The Help meets House of Cards meets the read that’ll make you forget all about your morning commute.”—theSkimm

“Undocumented immigration, the widening gulf between rich and poor, and the thinly veiled racism of an avowedly ‘post-racial’ culture converge in this new generation of immigrants’ painful encounter with the American Dream. . . . The prose grows luminous.”The Christian Science Monitor

“Mbue’s outsider’s perceptions of American life—its stresses, its excesses—are sharp. . . . She’s also shrewd on the disruptions that come with the Jongas leaving their native land for a dream that may be a delusion.”The Seattle Times

“An utterly unique novel about immigration, race, and class—and an important one, as well.”BookPage

“A debut novel by a young woman from Cameroon that illuminates the immigrant experience in America with the tenderhearted wisdom so lacking in our political discourse.”The Washington Post

“Mbue writes with great confidence and warmth. . . . There are a lot of spinning plates and Mbue balances them skillfully, keeping everything in motion. . . . Behold the Dreamers is a capacious, big-hearted novel.”The New York Times Book Review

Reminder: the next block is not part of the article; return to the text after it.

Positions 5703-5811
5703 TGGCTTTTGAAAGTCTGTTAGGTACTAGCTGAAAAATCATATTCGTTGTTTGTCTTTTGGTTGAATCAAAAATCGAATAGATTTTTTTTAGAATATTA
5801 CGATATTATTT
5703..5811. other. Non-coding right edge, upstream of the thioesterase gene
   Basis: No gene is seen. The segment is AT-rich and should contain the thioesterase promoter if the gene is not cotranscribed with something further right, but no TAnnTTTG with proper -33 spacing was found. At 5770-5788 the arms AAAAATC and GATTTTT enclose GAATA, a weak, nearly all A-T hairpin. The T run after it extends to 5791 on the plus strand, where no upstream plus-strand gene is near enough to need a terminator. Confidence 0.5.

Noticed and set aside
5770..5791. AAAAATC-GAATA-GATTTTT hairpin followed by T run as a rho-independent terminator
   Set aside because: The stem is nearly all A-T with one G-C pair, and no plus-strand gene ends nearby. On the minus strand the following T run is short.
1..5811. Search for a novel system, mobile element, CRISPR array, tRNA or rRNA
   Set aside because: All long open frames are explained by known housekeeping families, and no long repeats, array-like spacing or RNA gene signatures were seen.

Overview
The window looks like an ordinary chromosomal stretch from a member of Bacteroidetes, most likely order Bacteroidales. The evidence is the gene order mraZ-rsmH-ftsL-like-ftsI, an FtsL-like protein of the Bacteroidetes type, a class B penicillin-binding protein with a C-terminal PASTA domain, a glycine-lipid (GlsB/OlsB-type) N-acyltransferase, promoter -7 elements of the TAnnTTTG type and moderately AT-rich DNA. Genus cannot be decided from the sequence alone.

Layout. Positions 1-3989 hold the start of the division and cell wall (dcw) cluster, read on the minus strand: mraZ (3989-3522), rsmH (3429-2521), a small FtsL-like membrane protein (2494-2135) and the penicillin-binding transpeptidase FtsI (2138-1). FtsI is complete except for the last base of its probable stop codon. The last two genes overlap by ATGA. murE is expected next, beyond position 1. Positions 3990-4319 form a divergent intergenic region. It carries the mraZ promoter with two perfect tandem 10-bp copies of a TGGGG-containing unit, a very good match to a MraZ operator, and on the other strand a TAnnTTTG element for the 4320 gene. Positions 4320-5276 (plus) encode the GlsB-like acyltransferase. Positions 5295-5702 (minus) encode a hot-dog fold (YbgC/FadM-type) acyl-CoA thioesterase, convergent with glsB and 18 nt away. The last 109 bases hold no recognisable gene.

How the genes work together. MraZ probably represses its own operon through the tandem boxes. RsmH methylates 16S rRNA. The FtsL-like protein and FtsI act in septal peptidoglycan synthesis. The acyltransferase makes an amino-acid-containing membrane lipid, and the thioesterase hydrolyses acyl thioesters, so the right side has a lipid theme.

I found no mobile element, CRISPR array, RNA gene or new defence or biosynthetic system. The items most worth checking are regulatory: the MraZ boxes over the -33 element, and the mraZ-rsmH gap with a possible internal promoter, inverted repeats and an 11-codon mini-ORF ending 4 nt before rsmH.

“Mbue’s writing is warm and captivating.”People (book of the week)

“Mbue is a wonderful writer with an uncanny ear for dialogue—there are no false notes here, no narrative shortcuts, and certainly no manufactured happy endings. It’s a novel that depicts a country both blessed and doomed, on top of the world, but always at risk of losing its balance. It is, in other words, quintessentially American.”—NPR

“Mbue’s masterful debut about an immigrant family struggling to obtain the elusive American Dream in Harlem will have you feeling for each character from the moment you crack it open.”In Style

“This story is one that needs to be told.”Bust 

Behold the Dreamers challenges us all to consider what it takes to make us genuinely content, and how long is too long to live with our dreams deferred.”O: The Oprah Magazine

“[A] beautiful, empathetic novel . . . Mbue’s narrative energy and sympathetic eye soon render . . . commonplace ingredients vivid, complex, and essential. . . . At once critical and hopeful, Behold the Dreamers traces the political and economic systems that push individuals toward dishonesty, while also acknowledging the bad and affirming the good in their complicated personal choices.”The Boston Globe

“A witty, compassionate, swiftly paced novel that takes on race, immigration, family and the dangers of capitalist excess. In her debut novel, Mbue has crafted a compelling view of twenty-first-century America.”St. Louis Post-Dispatch

Behold the Dreamers reveals Mbue as a deft, often lyrical observer. . . . [Her] meticulous storytelling announces a writer in command of her gifts, plumbing the desires and disappointments of our emerging global culture.”—Minneapolis Star Tribune